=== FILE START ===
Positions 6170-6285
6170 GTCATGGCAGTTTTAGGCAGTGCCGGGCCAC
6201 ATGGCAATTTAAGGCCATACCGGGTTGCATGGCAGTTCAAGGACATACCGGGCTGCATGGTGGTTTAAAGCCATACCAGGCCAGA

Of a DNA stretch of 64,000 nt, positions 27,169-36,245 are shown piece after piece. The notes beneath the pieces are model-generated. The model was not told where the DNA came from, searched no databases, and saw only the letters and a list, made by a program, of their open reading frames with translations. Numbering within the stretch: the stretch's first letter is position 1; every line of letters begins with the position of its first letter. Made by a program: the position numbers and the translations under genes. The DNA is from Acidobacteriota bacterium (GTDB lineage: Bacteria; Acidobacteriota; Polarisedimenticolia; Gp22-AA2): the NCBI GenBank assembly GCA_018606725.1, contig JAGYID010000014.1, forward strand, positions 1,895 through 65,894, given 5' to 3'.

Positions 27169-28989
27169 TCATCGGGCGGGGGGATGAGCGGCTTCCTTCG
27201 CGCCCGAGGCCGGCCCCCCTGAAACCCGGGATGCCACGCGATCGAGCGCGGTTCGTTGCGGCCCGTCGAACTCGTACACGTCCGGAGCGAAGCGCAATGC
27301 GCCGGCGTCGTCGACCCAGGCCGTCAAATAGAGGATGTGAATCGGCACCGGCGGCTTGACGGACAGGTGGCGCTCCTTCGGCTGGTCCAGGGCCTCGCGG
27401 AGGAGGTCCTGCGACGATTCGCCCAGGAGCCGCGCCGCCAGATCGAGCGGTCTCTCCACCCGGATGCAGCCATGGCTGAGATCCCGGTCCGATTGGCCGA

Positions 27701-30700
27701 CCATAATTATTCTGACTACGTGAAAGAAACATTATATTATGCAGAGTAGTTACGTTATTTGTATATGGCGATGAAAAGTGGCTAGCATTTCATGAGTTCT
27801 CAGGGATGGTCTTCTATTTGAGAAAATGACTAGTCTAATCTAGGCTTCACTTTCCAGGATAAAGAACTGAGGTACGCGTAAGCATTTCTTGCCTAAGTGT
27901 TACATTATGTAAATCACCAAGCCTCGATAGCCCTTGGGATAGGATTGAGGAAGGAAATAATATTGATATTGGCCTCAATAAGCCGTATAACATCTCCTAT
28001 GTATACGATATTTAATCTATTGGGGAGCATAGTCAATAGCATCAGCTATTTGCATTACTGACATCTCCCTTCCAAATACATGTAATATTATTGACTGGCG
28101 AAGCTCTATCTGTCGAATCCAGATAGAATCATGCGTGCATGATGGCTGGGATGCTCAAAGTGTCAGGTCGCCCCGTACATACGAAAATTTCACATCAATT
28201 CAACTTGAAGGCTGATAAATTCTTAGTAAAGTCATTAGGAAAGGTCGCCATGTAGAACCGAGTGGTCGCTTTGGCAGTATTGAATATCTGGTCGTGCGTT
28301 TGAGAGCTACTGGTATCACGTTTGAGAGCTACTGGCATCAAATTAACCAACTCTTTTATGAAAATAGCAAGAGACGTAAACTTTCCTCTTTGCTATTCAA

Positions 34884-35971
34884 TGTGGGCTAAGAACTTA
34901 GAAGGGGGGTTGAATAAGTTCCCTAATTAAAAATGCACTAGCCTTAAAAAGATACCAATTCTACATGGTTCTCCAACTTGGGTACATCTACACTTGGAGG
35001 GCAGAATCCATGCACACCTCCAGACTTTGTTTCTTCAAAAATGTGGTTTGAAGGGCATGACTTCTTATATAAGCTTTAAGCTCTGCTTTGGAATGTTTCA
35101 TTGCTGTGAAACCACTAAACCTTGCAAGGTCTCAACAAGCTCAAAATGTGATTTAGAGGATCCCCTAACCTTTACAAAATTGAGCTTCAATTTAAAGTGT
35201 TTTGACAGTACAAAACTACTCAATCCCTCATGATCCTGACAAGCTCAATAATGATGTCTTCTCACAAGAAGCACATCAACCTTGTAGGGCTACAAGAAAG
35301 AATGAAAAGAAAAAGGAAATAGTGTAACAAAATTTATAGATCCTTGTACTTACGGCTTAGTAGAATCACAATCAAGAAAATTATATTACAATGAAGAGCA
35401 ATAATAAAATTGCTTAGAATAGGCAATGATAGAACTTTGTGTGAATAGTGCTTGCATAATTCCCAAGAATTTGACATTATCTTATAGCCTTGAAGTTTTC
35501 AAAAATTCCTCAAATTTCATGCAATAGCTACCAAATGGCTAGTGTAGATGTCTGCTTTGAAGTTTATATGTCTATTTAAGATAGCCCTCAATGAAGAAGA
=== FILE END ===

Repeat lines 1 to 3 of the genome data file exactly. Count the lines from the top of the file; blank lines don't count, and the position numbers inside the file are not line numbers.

Positions 6170-6285
6170 GTCATGGCAGTTTTAGGCAGTGCCGGGCCAC
6201 ATGGCAATTTAAGGCCATACCGGGTTGCATGGCAGTTCAAGGACATACCGGGCTGCATGGTGGTTTAAAGCCATACCAGGCCAGA